Survival Outcomes in Patients with T2N0M0 (Stage II) Squamous Cell Carcinoma of the Larynx

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Emerging data have demonstrated suboptimal outcomes among patients with stage II larynx cancer. Our objective is to report survival outcomes for T2N0M0 larynx cancer and to determine the cause-specific survival.

Study Design

Case series with planned data collection.


Tertiary academic center.


Adults with T2N0M0 squamous cell carcinoma of the larynx treated with curative intent.


A head and neck cancer epidemiology database was queried for eligible subjects from 2003 to 2014. Data were extracted from the electronic medical record and research database, and survival analyses were performed.


Thirty-four patients with previously untreated stage II larynx cancer were identified (median follow-up 48 months). Patients included 27 males and 7 females with a mean age of 59 years. The majority of tumors arose from the glottis (59%). Of the cohort, 12% were treated with surgery, 65% radiation therapy, and 24% chemoradiation therapy. The estimated 2-year overall survival was 81%, (95% confidence interval [CI], 59%-92%), disease-specific survival was 91% (95% CI, 69%-98%), and recurrence-free survival was 84% (95% CI, 65%-93%). Four of 5 patients with persistent or recurrent disease posttreatment were successfully salvaged with total laryngectomy with 100% locoregional control. There were 11 mortalities (2 disease related, 2 due to metachronous primaries, 3 treatment related, and 4 from other/unknown causes).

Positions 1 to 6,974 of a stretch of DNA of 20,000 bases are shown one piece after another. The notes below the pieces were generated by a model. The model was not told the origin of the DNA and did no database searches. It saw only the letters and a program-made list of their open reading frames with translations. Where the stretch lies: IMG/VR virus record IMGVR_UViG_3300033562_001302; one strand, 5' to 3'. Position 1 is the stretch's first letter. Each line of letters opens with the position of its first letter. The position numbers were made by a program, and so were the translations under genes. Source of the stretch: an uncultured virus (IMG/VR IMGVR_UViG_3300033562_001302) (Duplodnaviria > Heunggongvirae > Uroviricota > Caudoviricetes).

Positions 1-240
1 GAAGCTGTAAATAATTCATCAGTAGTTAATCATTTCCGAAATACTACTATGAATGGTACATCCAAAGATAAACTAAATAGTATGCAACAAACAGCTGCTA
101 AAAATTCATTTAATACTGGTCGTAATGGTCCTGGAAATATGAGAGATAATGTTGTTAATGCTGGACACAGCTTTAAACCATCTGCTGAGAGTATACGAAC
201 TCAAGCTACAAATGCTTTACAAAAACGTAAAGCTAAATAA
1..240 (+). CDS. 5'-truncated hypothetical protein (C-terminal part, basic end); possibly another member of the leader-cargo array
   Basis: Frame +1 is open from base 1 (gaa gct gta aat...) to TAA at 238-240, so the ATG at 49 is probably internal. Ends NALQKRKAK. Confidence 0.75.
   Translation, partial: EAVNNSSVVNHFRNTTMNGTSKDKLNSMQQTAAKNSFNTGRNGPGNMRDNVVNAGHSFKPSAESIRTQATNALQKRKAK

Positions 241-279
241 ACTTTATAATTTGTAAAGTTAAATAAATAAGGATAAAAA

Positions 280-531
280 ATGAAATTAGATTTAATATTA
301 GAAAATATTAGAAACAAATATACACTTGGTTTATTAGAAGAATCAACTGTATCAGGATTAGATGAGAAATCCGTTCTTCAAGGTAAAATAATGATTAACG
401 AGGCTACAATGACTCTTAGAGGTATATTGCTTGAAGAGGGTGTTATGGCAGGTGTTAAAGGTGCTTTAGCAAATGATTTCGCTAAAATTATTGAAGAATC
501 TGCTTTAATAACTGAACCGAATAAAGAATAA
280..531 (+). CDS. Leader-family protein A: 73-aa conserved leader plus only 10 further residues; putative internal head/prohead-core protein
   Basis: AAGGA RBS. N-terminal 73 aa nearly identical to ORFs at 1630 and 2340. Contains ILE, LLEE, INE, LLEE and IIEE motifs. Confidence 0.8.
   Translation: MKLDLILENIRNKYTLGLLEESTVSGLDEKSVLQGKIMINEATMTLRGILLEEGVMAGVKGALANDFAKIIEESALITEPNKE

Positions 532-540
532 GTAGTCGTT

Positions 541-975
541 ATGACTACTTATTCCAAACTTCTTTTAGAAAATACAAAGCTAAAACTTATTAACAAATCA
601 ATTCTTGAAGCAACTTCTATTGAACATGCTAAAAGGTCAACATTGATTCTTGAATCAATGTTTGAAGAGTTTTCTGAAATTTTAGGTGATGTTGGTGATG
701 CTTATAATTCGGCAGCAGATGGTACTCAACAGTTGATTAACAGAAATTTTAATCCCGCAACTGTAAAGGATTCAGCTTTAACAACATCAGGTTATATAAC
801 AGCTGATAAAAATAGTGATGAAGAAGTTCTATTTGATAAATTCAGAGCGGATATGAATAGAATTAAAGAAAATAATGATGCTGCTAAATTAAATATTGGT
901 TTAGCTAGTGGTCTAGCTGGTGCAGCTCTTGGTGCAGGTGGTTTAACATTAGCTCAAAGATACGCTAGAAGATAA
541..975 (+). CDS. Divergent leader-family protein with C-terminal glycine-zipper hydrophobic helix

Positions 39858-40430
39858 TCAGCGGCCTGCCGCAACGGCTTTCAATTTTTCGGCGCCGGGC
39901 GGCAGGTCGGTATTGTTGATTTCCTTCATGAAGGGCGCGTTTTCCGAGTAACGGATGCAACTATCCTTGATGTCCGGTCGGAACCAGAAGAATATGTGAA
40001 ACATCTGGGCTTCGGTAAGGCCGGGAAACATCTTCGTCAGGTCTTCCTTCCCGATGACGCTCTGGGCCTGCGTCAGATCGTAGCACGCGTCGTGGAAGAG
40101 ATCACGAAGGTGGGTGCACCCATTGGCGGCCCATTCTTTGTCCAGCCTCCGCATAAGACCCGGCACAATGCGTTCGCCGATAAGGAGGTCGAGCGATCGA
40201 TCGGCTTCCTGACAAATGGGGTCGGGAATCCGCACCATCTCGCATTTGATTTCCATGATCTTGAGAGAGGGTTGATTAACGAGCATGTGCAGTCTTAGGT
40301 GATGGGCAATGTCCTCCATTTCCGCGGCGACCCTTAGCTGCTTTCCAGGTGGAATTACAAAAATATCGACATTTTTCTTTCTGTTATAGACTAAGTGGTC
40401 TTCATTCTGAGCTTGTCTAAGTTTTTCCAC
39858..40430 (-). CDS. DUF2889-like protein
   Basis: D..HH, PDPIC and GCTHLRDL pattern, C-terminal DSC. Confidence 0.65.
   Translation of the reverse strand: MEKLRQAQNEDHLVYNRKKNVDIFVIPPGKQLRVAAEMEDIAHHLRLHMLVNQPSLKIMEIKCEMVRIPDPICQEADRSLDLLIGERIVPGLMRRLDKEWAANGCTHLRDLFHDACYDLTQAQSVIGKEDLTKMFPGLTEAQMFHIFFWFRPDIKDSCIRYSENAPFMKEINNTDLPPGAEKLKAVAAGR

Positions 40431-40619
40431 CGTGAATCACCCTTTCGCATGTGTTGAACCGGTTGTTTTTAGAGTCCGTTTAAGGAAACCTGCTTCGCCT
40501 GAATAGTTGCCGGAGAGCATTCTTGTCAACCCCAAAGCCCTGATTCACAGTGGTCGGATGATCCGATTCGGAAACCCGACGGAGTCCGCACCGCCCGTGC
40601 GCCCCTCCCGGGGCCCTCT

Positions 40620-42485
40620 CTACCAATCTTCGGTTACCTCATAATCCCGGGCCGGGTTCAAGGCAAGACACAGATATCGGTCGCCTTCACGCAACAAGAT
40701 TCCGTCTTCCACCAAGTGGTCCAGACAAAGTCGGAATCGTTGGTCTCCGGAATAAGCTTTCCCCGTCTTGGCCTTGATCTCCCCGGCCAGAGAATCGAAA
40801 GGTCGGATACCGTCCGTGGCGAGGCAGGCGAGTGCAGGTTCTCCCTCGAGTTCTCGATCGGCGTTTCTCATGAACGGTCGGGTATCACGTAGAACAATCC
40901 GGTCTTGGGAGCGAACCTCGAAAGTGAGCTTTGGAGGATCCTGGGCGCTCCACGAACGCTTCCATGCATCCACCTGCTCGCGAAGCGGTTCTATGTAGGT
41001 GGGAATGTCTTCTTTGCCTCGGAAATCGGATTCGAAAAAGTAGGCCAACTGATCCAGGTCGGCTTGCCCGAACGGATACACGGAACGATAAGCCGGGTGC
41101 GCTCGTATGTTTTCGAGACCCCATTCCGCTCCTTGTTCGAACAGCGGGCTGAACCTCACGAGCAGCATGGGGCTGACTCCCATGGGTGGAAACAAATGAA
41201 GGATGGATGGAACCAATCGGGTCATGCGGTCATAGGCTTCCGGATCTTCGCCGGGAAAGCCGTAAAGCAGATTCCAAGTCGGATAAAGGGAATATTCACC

Stage II laryngeal cancer has suboptimal survival outcomes. This appears to be a reflection of medical comorbidities, propensity for metachronous primaries, and the sequelae of late treatment effects rather than poor locoregional control.

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